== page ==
This fall-themed cake featuring pumpkin puree and a cream cheese frosting is a great way to usher in winter. Credit: Courtesy of Sandy Oliver

Some parts of Maine have had the proverbial frost on the pumpkin, and an awful lot of the rest of us saw a few light frosts early in October but nothing serious since. I harvested my pumpkins a month ago anyway, including a favorite deep orange-fleshed, fine-grained heirloom called long pie, a wonderful keeper that starts out looking like an overgrown zucchini but turns orange either in the garden or later in storage.

As the weeks sneak up on Thanksgiving, I think about my pumpkins more than I do earlier in the fall. As it happens, quite a while ago Ruth Thurston in Machias sent along a couple of good pumpkin recipes one was for a steamed pudding called harvest pudding, which when cooked, turned out, frosted and sliced looks for all the world like cake. Not many of us make steamed puddings anymore, and actually a recipe like this one is just as good baked as steamed.

You don’t need much pumpkin, a little under half a pie pumpkin or about half of a fifteen-ounce can. You could think about making two cakes or puddings and freezing one, or using the rest of the pumpkin puree in pumpkin bread. This is one of those times when freezing pre-measured amounts of pumpkin to thaw as needed is a good idea.

The amount of spice in this recipe is just right for my taste. Add more or use less to suit your preference. The recipe calls for chopped walnuts, but I am not fond of them in this kind of dish; consider pecans instead, or half a cup of raisins. Again, suit your own taste.

If you go the pudding route, reduce the milk to one-quarter cup. A covered mold is handy but you can also use a greased bowl covered with aluminum foil. Double boilers work, too. You can steam them in the oven set at about 325 but in that case, why not bake it?  The pudding is done when a tester inserted comes out clean, just exactly as for cake. A tubed mold produces a pretty pudding, dressy enough for the Thanksgiving table.

Slather cream cheese frosting over the top. If you go the steamed pudding route, you can use hard sauce or lemon sauce, whatever you like. Ruth’s directions say, “serve warm” but I am here to tell you that anyone with a sweet tooth will happily shave slices off a cold cake or pudding until it disappears.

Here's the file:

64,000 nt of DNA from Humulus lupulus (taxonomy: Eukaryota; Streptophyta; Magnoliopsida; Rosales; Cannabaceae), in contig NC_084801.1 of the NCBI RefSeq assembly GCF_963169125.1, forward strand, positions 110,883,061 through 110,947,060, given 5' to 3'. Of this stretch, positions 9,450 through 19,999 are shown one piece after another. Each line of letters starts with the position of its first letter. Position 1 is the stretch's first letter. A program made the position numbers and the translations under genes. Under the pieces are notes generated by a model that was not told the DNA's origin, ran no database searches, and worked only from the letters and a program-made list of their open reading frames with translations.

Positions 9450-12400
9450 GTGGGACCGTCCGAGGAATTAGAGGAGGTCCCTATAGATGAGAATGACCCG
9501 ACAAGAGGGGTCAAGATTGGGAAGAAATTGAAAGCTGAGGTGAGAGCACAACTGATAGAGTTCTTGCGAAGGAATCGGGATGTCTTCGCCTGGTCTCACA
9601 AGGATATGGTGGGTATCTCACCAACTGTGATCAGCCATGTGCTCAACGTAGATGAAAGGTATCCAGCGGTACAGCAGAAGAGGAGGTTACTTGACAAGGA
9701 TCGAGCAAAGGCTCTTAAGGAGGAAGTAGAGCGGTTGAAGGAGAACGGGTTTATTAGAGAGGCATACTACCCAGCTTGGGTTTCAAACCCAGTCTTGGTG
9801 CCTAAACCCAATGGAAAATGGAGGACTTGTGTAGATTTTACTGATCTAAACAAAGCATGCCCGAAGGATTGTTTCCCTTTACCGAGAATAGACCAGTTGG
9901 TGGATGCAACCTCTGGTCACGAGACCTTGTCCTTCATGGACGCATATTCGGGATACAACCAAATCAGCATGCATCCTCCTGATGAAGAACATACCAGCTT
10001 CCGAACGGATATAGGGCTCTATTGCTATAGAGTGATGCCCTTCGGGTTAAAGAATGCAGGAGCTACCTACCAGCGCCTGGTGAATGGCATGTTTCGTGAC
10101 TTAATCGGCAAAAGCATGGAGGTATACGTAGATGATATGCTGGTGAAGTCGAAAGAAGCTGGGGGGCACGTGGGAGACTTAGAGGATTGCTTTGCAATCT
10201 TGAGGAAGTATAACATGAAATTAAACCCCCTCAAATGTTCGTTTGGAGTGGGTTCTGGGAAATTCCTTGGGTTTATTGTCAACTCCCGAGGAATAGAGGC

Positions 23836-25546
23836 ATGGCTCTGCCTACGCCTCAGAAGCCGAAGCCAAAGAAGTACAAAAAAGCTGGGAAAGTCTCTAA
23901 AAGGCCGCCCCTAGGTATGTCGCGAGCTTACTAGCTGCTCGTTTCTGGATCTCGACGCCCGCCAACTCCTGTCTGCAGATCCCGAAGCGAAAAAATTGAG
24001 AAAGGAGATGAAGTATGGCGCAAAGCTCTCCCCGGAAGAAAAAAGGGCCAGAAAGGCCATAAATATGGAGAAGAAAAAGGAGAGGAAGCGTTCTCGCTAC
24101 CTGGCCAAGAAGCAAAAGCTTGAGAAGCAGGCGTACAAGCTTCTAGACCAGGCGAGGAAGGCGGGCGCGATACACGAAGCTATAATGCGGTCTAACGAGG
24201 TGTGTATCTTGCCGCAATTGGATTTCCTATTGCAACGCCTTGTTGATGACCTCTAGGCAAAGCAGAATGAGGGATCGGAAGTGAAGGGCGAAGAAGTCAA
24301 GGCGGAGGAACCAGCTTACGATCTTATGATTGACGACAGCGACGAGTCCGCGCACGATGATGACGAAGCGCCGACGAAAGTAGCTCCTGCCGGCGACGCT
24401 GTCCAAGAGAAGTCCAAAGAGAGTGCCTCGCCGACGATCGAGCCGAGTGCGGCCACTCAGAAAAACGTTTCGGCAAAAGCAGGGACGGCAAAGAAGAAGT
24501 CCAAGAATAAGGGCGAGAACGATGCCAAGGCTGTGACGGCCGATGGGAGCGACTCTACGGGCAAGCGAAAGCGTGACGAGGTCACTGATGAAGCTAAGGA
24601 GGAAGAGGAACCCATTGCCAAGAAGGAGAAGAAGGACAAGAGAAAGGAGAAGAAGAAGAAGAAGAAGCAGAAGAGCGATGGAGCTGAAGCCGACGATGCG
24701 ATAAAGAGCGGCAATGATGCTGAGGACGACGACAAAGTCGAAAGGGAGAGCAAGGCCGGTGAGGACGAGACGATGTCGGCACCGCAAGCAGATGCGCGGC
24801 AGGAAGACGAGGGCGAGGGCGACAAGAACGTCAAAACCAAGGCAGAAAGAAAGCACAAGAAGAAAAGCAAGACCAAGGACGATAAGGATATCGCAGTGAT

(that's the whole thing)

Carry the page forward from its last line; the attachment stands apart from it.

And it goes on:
Harvest Cake

2 cups flour

¼ teaspoon baking soda

1 ½ teaspoon baking powder

1 teaspoon cinnamon

½ teaspoon ginger

½ teaspoon nutmeg

¾ cup pumpkin puree

½ cup buttermilk, or sour milk (or ¼ cup if you make a steamed pudding)

½ cup butter or shortening

¼ cup granulated sugar

1 cup brown sugar

2 eggs

1 teaspoon salt

1 cup finely chopped walnuts or pecans, or 1/2 cup of raisins, optional

Heat the oven to 350 degrees, and grease and flour a tube cake pan.

Whisk or sift together the flour, baking powder, baking soda, and all spices. Set aside.

Mix together the pumpkin and buttermilk and set aside.

Cream together the butter and granulated and brown sugars, add and beat in the eggs, then beat in the pumpkin and milk mixture.

Add the flour mixture and mix only until the flour is incorporated. The batter is a little firm.

Stir in the optional nuts or raisins.

Turn the batter into the cake pan.

Bake for one hour. The cake is done when it pulls away from the sides of the pan and a tester inserted comes out clean.

Frost it or sprinkle with confectioners’ sugar.

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Sandy Oliver, Taste Buds

Sandy Oliver Sandy is a freelance food writer with the column Taste Buds appearing weekly since 2006 in the Bangor Daily News, and regular columns in Maine Boats, Homes, and Harbors magazine and The Working...